Jackson first hit the country chart in 1954 with a duet with Hank Thompson's bandleader, Billy Gray. Within a few years, she left Decca Records for Capitol Nashville and recorded several albums while still in high school, balancing hard country ("In the Middle of a Heartache") with raucous rock 'n' roll ("Let's Have a Party"). Her peers included Johnny Cash, Jerry Lee Lewis and Elvis Presley -- yet she was the only gal out there. Thus she's perfectly satisfied to be inducted in the Rock Hall's "early influences" category. Indeed, the vanity plate on her shiny new, red Cadillac reads "ROC HAL 9."

Jackson first visited Nashville as a teenager to perform on the Grand Ole Opry. However, her self-designed gown, complete with fringe and rhinestones, didn't cover her shoulders, so she was forced to comply with the Opry's dress code and wear her white leather jacket over it. She remembers that she couldn't keep from crying during her song. To this day, she isn't particularly eager to accept their invitations. Music fans can see just what they missed with a vintage video of her rousing rendition of "Hard Headed Woman," which plays in rotation on an overhead TV screen at the Country Music Hall of Fame and Museum. It's not uncommon for visitors to pile up near the exhibit of rockabilly artists, waiting for the clip to come back on. During a private tour of the museum a few years ago, Jackson was told that she's a perennial bestseller in their gift shop because tourists will walk in and say, "Whoever that girl is, I want her record!"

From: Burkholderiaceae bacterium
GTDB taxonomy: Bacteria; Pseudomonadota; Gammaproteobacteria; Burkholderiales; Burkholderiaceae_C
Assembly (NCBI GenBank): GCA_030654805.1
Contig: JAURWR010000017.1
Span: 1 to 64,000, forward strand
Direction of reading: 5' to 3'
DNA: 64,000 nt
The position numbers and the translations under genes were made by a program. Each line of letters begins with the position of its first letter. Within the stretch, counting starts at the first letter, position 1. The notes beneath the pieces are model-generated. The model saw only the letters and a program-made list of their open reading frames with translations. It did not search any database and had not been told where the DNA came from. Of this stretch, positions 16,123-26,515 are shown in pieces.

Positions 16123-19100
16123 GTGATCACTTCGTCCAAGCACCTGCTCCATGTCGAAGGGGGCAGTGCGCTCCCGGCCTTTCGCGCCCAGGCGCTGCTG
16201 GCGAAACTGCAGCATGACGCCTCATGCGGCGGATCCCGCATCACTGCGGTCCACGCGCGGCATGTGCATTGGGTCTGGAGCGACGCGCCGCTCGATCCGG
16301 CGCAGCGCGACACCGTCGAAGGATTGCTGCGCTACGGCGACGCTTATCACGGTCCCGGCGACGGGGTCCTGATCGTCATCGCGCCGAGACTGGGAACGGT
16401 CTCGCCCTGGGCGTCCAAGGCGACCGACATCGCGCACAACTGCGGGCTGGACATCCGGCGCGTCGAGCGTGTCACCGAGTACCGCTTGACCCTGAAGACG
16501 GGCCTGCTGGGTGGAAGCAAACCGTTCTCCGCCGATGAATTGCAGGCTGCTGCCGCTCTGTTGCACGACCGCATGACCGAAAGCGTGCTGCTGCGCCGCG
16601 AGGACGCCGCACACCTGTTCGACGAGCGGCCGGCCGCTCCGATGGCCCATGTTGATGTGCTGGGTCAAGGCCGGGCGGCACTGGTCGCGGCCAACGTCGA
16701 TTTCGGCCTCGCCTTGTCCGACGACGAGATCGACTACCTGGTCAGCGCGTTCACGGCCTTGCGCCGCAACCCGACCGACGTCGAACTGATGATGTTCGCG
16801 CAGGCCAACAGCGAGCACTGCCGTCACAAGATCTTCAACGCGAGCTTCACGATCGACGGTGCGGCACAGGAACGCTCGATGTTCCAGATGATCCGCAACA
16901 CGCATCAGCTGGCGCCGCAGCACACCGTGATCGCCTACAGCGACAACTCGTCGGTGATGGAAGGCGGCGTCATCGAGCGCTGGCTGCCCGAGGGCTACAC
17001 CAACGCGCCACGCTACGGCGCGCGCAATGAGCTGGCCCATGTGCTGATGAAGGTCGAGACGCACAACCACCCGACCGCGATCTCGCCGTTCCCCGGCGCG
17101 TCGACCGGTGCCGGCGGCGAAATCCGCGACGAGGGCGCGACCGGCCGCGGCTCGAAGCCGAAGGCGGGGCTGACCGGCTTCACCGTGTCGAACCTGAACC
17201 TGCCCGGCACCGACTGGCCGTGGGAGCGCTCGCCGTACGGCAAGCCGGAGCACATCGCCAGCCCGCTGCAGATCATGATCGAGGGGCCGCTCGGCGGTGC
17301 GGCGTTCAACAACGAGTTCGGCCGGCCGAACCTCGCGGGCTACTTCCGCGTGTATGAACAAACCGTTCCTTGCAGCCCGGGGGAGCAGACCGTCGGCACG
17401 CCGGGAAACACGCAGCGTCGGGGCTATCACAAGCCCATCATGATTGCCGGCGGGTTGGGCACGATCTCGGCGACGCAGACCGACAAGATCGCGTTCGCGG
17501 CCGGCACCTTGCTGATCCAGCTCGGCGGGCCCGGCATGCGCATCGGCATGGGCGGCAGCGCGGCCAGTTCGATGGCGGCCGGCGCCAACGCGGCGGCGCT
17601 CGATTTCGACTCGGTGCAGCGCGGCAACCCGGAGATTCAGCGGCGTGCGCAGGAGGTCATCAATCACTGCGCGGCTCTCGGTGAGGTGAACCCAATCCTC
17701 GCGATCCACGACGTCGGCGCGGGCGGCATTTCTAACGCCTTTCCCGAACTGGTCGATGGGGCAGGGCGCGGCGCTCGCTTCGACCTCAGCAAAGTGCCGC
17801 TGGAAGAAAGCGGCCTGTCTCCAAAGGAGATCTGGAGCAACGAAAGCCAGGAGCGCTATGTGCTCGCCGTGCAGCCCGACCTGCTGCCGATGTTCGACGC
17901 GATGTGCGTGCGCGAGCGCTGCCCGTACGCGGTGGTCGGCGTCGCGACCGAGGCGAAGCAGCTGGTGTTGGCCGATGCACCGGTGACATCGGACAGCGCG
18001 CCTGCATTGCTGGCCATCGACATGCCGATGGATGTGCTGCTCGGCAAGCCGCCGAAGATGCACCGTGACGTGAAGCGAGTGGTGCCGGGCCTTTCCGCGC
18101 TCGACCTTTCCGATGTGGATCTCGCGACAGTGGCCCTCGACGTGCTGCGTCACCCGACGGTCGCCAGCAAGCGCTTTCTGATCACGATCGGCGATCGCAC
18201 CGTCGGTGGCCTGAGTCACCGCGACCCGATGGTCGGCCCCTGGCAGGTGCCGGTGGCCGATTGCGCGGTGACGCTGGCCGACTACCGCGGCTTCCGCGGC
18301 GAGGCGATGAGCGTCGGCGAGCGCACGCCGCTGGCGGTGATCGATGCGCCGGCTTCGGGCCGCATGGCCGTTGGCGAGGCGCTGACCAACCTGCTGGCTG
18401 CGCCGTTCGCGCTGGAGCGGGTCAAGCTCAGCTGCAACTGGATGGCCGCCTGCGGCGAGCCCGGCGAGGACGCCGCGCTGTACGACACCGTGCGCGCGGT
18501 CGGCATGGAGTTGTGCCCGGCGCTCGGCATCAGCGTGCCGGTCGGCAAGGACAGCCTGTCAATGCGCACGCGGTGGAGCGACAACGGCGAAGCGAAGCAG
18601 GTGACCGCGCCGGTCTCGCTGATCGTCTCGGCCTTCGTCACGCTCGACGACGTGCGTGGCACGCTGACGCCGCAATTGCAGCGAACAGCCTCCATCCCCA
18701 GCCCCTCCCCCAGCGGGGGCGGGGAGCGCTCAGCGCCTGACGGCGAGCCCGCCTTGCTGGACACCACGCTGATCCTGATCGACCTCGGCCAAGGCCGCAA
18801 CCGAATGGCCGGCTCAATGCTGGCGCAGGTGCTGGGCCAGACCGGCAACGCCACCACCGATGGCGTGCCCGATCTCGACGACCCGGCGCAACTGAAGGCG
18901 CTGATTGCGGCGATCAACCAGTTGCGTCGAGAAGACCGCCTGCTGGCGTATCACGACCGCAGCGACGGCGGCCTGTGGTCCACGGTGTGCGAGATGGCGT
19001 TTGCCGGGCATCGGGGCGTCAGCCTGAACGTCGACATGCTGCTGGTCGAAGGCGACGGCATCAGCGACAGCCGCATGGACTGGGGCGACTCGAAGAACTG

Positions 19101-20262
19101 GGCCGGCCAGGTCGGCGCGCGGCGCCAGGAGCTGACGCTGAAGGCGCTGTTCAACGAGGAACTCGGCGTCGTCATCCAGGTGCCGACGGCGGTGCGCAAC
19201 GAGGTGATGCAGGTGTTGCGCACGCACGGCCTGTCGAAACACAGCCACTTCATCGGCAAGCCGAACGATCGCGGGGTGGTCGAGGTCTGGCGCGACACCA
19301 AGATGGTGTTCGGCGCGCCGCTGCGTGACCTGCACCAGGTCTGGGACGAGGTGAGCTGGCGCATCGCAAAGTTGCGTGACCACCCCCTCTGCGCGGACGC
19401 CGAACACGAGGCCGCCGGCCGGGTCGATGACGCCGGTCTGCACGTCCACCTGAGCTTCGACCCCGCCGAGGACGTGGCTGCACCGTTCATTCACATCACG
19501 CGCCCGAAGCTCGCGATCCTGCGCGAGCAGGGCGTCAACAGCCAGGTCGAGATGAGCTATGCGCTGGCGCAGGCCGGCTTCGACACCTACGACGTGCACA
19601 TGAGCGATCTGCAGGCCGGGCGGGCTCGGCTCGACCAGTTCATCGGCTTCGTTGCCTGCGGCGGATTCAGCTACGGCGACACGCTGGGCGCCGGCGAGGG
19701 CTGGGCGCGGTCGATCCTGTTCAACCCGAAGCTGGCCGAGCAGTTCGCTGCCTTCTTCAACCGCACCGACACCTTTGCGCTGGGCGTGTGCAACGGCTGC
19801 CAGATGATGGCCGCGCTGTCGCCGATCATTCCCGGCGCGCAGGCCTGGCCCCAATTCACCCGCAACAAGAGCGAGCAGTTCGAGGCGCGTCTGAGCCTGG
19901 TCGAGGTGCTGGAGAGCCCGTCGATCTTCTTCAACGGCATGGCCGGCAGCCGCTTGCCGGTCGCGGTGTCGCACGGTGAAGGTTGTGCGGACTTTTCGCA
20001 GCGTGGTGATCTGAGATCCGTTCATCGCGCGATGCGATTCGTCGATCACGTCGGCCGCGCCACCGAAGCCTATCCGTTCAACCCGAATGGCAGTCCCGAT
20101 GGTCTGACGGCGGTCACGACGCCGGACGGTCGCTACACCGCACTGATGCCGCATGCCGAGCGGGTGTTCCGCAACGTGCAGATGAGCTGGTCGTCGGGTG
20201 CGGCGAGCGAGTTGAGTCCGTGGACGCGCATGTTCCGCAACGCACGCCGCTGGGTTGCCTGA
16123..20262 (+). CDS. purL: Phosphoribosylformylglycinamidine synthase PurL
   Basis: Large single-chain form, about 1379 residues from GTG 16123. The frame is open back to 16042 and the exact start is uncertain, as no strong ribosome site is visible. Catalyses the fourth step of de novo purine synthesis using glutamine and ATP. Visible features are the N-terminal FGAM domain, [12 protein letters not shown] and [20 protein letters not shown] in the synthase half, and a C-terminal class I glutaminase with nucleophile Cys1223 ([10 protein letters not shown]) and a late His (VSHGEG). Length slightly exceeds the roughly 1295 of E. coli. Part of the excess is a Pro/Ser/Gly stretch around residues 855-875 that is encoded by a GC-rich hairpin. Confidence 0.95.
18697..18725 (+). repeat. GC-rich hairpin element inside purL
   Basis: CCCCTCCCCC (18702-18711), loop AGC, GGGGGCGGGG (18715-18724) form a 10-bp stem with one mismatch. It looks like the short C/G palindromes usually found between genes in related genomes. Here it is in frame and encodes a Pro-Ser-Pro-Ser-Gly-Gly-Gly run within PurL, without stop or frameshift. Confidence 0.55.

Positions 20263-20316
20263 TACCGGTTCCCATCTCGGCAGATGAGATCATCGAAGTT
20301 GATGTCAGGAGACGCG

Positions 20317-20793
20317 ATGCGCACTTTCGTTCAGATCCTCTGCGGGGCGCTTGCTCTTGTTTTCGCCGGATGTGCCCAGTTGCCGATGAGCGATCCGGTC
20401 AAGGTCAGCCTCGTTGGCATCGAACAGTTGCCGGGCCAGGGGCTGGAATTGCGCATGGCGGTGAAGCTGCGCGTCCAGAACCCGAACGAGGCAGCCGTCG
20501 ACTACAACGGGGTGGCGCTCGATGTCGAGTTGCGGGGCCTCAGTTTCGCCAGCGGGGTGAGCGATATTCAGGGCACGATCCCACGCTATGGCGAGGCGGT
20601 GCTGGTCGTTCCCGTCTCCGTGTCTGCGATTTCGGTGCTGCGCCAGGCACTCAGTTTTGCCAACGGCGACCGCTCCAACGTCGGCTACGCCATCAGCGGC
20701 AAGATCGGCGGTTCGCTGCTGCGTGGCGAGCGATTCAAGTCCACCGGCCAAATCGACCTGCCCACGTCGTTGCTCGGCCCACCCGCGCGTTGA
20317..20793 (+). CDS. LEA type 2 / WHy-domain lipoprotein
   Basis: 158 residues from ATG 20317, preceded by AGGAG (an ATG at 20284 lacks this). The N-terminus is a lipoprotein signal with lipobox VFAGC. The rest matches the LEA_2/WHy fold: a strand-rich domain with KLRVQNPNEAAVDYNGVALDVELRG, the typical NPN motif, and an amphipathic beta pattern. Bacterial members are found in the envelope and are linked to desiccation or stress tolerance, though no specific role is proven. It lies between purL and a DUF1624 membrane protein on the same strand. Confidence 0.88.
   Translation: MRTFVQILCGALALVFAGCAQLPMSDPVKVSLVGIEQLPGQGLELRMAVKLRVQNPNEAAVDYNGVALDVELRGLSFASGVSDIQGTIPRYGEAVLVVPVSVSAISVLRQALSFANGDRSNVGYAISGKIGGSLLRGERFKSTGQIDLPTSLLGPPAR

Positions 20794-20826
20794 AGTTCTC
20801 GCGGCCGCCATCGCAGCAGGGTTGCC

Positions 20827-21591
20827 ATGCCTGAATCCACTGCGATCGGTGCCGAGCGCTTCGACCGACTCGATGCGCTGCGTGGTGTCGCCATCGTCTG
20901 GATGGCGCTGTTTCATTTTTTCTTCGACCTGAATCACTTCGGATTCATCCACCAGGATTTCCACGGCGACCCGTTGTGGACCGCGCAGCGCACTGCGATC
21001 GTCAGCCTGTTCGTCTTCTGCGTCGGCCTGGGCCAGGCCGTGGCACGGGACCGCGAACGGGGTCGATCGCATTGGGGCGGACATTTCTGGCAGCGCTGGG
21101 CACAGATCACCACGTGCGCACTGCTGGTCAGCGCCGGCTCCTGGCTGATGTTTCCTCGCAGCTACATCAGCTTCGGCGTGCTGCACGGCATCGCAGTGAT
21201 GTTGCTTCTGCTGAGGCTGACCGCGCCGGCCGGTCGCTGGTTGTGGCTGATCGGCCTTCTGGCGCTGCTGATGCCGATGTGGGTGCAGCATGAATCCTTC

During her induction into the Rock Hall, Jackson told the audience she could feel Presley's presence in the room. Early in their careers, they had toured together and even dated for a while. His influence on her life remains indelible, she says, as he encouraged her to forge her own musical path rather than choosing between country and rock 'n' roll.

"Once again I had to have a push," she says now. "He was the one who pushed me and challenged me and made me promise to try it. He cared that much. I thought, 'Without being a friend of his and without his concern for my career, I wouldn't be here.'"

After she and her husband-manager, Wendell Goodman, became Christians in 1971, Jackson settled into gospel music. But a decade later, she accepted offers to play rockabilly shows in Europe. She reacquainted herself with the American audience in the 1990s, released a few new albums and toured extensively throughout the 2000s. With a heavy summer tour ahead, she's asked who she sees in her audience now.

"That is interesting," Jackson replies with a giggle. "I'll have from the teenagers to a few people my age. The main body is the young adults and they are into this retro stuff. It's their whole lifestyle. They love our '50s rock music. They know all of my songs. They've got my box sets. They know more about my career than I do. I've had to do some studying up to stay up with them! I've had to go back and relearn some songs to put in my show. That was a good challenge for me, too. It's a pretty heady trip, and I'm just trying to keep my feet on the ground and make sure I can get a hat to fit me."